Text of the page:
Main article: Indonesian occupation of East Timor
From 1702 to 1975, East Timor was an overseas territory of Portugal, lately being officially the Portuguese overseas province of Timor, usually referred as "Portuguese Timor". Following the "Carnation Revolution" of 1974, the new Government of Portugal initiated a gradual decolonization process of its overseas territories, including Portuguese Timor. During the process, a civil conflict between the several Timorese political parties erupted, with the left-wing Revolutionary Front for an Independent East Timor (Fretilin) prevailing and being able to control the capital Dili, obliging the Portuguese governor and his staff to move his seat to the Atauro Island.
On the 28 November 1975, Fretilin unilaterally declared the independence of the then Portuguese Timor, calling it República Democrática de Timor-Leste (Portuguese for "Democratic Republic of East Timor"). Portugal did not however recognize that independence, with the Portuguese governor continuing to be present and formally administering the province from Atauro, although having a limited de facto authority over the remaining territory of East Timor.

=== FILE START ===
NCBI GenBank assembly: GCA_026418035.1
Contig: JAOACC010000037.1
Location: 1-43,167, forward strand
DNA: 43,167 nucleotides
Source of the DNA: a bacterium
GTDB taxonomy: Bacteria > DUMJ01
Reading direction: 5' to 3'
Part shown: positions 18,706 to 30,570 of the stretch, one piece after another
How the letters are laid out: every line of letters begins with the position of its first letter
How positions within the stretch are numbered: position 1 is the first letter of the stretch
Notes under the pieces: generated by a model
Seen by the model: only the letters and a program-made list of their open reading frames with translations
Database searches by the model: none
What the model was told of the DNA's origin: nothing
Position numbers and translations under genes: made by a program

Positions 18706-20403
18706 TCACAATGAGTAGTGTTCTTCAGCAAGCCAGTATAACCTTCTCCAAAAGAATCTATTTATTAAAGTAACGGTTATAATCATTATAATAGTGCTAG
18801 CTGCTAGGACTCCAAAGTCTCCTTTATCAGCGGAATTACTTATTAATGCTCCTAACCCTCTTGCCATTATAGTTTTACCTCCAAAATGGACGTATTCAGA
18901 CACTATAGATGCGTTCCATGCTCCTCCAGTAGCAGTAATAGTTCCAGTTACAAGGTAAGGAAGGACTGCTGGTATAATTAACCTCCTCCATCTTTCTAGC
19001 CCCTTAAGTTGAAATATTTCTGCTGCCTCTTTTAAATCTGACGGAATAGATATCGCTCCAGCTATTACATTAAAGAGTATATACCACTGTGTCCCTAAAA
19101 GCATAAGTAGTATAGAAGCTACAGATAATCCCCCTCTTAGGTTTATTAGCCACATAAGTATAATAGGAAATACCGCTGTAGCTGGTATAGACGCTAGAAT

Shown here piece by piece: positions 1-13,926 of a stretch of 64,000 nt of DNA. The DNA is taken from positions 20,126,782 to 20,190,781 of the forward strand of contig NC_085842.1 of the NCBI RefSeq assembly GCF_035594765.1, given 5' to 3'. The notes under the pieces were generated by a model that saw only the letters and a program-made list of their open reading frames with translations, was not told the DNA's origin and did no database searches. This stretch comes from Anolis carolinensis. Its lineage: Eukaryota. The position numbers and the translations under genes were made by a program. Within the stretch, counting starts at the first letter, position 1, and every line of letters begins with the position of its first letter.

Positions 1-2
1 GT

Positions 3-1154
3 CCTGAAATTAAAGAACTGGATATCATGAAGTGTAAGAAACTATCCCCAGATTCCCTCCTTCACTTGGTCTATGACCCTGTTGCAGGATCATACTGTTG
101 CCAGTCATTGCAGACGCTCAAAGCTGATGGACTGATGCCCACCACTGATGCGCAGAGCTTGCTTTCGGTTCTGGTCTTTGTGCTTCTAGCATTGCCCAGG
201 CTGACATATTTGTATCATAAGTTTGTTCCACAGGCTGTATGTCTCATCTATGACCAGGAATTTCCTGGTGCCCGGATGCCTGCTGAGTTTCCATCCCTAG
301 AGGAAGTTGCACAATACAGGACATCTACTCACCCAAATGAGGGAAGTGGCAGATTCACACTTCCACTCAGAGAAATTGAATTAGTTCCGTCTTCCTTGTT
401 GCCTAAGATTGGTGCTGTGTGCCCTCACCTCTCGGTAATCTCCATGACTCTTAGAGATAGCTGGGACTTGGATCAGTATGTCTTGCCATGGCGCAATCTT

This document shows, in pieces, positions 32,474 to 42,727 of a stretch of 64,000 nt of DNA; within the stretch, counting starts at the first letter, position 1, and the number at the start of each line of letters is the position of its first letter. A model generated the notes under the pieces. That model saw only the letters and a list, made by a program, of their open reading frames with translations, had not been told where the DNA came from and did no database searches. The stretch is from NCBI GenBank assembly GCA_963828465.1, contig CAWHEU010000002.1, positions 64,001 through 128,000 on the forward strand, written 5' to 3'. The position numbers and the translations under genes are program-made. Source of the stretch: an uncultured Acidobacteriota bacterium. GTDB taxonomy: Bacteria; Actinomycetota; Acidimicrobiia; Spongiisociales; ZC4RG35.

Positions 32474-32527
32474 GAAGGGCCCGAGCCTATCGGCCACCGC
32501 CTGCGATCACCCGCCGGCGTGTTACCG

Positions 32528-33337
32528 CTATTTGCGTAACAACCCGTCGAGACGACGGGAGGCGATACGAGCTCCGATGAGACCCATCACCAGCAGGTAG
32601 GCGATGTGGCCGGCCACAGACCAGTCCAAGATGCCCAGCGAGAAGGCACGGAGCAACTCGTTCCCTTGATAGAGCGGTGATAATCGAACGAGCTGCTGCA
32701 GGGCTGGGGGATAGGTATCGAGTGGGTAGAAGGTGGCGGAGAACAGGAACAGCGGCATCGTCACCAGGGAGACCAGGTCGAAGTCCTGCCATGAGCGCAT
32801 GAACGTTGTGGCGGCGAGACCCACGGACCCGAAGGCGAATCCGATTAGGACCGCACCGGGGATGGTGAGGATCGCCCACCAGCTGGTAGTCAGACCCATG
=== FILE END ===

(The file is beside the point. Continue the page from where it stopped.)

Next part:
Nine days later, Indonesia began the invasion of the majority of the territory of East Timor. Following the invasion, the Portuguese governor and his staff left Atauro aboard two Portuguese warships. As a statement of Portuguese sovereignty, Portugal maintained those warships patrolling the waters around East Timor until May 1976.
On 17 July 1976, Indonesia formally annexed East Timor as its 27th province and changed its official name to Timor Timur, the Indonesian translation of "East Timor". The use of the Portuguese language was then forbidden, as it was seen as a relic of colonisation.
The annexation was recognized by a few countries, the most relevant being the United States and Australia, but was not recognized by Portugal, the majority of other countries and the United Nations. The United Nations continued to recognise Portugal as the legitimate administering power of East Timor.